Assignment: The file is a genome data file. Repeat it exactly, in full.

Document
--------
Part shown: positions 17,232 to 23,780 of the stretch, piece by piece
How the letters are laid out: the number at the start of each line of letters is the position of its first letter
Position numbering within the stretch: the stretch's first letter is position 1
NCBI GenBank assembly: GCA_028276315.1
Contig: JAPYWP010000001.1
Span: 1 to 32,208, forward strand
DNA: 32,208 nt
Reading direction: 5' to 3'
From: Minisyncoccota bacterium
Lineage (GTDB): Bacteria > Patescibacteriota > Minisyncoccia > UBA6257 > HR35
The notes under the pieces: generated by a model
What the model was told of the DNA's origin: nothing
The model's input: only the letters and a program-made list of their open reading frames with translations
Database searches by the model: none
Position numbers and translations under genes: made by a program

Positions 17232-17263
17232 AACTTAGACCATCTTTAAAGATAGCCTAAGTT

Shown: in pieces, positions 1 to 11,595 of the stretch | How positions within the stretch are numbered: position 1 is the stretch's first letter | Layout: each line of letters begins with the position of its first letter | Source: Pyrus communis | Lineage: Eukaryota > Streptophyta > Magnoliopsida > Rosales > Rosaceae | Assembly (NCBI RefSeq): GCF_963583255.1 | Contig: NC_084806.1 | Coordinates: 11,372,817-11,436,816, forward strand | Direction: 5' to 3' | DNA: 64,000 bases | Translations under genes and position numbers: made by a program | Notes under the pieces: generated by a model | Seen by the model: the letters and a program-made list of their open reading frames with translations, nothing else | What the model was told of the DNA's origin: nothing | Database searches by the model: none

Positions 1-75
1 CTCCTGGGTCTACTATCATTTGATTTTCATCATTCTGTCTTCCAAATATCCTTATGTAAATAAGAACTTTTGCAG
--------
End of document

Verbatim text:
Part shown: positions 17,232 to 23,780 of the stretch, piece by piece
How the letters are laid out: the number at the start of each line of letters is the position of its first letter
Position numbering within the stretch: the stretch's first letter is position 1
NCBI GenBank assembly: GCA_028276315.1
Contig: JAPYWP010000001.1
Span: 1 to 32,208, forward strand
DNA: 32,208 nt
Reading direction: 5' to 3'
From: Minisyncoccota bacterium
Lineage (GTDB): Bacteria > Patescibacteriota > Minisyncoccia > UBA6257 > HR35
The notes under the pieces: generated by a model
What the model was told of the DNA's origin: nothing
The model's input: only the letters and a program-made list of their open reading frames with translations
Database searches by the model: none
Position numbers and translations under genes: made by a program

Positions 17232-17263
17232 AACTTAGACCATCTTTAAAGATAGCCTAAGTT

Shown: in pieces, positions 1 to 11,595 of the stretch | How positions within the stretch are numbered: position 1 is the stretch's first letter | Layout: each line of letters begins with the position of its first letter | Source: Pyrus communis | Lineage: Eukaryota > Streptophyta > Magnoliopsida > Rosales > Rosaceae | Assembly (NCBI RefSeq): GCF_963583255.1 | Contig: NC_084806.1 | Coordinates: 11,372,817-11,436,816, forward strand | Direction: 5' to 3' | DNA: 64,000 bases | Translations under genes and position numbers: made by a program | Notes under the pieces: generated by a model | Seen by the model: the letters and a program-made list of their open reading frames with translations, nothing else | What the model was told of the DNA's origin: nothing | Database searches by the model: none

Positions 1-75
1 CTCCTGGGTCTACTATCATTTGATTTTCATCATTCTGTCTTCCAAATATCCTTATGTAAATAAGAACTTTTGCAG